Jun 3, 2011

Abraham and the Jaredites

Were Abraham and Jared contemporaries? This may seem a strange question to most members of the church. The majority seem to think that Abraham came much later in time. But whether they were aquainted or not, they did live during the same chaotic environment and experience many of the same trials which were present during this epic period in the earth's history.
Let us begin by reviewing the chronology. Most chronologies place the flood at or near 2356 BC. Noah survived the flood by 350 years. His son Shem died 502 years after the flood. Abraham, according to biblical chronology, was born 292 years after the flood. Shem outlived Abraham. (He would have lived much longer if he hadn't been translated along with his city.  TSJ Gen. 14:34)
In the Book of Jasher we read that Abraham was raised in the home of Noah and Shem. As a result he was taught the gospel as a child. His father and family were not so fortunate. They had been thoroughly indoctrinated in the practices of paganism.
When Abraham was 50 he returned to the home of his father Terah in Babel. At the time, Terah was captain of the king Nimrod's army. Abraham was apalled by his father's idolatry and destroyed his pantheon of idols. Terah brought his son before king Nimrod for judgement and Abraham was sentenced to die. He then was miraculously saved by the Lord.
Abraham decided to leave Babel and traveled to Haran in northern Mesopotamia. He took his nephew Lot, as well as his father Terah, who had repented of his desire to kill Abraham and was apparently in disfavor with the king.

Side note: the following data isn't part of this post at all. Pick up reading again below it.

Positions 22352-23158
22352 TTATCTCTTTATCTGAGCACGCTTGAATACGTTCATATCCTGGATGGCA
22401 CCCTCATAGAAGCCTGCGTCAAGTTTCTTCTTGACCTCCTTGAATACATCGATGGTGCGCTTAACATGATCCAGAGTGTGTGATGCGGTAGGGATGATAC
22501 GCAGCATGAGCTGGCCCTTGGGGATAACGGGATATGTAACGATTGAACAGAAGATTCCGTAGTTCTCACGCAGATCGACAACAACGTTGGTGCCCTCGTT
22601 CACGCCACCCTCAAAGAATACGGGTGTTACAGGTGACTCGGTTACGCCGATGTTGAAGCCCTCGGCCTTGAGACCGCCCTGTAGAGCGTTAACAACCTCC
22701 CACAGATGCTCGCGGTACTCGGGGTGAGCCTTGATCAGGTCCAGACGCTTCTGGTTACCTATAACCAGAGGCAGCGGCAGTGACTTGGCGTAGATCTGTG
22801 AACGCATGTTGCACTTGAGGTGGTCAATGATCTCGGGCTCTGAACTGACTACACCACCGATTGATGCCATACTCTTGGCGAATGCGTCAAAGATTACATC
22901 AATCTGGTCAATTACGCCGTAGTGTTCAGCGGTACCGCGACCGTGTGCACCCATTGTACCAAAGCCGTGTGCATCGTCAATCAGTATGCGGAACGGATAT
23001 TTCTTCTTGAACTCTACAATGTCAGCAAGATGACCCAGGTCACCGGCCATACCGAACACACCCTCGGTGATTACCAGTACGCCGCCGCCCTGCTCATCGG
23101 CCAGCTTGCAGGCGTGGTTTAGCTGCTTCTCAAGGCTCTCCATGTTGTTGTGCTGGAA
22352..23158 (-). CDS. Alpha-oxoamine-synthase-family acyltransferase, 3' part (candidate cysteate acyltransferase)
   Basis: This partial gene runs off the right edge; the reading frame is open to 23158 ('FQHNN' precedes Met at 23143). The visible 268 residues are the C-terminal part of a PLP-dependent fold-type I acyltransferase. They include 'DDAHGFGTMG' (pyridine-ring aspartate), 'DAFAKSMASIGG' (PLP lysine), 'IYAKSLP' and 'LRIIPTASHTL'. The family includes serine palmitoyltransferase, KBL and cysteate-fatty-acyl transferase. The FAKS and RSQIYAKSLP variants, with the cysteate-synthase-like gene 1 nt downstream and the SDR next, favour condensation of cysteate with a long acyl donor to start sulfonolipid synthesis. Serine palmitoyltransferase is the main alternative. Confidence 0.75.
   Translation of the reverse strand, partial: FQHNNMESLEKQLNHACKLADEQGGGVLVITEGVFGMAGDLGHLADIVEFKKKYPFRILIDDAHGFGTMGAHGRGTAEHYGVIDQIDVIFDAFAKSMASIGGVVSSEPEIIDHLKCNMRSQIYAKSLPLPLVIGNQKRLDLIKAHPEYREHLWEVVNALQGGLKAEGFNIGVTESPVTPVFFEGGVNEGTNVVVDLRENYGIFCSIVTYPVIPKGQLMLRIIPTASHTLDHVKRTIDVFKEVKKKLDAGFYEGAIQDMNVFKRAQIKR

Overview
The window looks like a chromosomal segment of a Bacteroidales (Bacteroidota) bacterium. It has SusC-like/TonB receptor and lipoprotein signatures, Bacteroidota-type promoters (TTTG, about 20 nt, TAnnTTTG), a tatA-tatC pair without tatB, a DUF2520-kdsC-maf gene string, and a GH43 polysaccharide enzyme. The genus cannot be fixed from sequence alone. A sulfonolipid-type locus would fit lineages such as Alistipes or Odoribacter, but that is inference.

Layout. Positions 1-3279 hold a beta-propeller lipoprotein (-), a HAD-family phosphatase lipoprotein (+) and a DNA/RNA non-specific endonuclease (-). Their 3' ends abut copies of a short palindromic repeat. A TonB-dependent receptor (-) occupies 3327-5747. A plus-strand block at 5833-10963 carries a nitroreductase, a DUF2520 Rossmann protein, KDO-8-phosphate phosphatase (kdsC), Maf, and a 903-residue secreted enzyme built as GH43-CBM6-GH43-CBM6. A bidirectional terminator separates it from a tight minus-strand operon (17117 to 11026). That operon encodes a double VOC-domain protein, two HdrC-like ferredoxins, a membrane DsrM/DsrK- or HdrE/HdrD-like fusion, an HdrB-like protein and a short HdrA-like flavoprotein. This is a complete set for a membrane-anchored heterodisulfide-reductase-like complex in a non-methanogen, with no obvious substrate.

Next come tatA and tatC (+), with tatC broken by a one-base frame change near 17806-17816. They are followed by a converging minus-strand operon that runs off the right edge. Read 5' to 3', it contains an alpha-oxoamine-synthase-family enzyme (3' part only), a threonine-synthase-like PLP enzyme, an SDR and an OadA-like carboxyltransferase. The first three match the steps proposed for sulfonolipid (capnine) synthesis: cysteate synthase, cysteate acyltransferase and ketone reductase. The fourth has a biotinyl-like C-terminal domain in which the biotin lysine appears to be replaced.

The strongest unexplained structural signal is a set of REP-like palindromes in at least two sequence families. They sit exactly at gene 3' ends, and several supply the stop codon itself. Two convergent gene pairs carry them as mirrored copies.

When Abraham was 55 he was commanded by the Lord to go to the land of Canaan. The Lord promised him this land for an eternal inheritance. When he was 58 (2006 BC) and had been in Canaan for 3 years, the patriarch Noah died. Abraham later died when he is 175 years old (1889 BC).
Do these events in the life of Abraham overlap those of the Jaredite history? That depends on the dating of the Tower of Babel and the Confusion of Tongues. These are a little more difficult to date. From my research it seems that they probably occurred between 350 and 400 years after the flood (or 2006 to 1956 BC). If this is true, then Abraham lived during this tumultuos epoch.
But if he did witness these events, why doesn't he mention them in his history in the Book of Abaham? One possible explanation is that he wasn't actually at Babel when they occurred. He may have been in Haran or Canaan which were both some distance from the site of Babel. It must be remembered that the mideast was fairly well populated at that time with many other cities and nations. The events at Babel would have been fairly localized, at least initially. At first, others at a distance may not have even been aware of what had occurred.
The account of Jared gives the impression that the confusion of tongues may have been a gradual process. They knew it was happening, or was going to happen, yet they had suficient time to petition the Lord to spare them from the consequences.
On the other hand, the destruction of the tower would have been a catastrophic event. The Book of Jasher records: And as to the tower which the sons of men built, the earth opened its mouth and swallowed up one third part thereof, and a fire also descended from heaven and burned another third, and the other third is left to this day... And many of the sons of men died in that tower, a people without number.  (Ch. 9:38-9)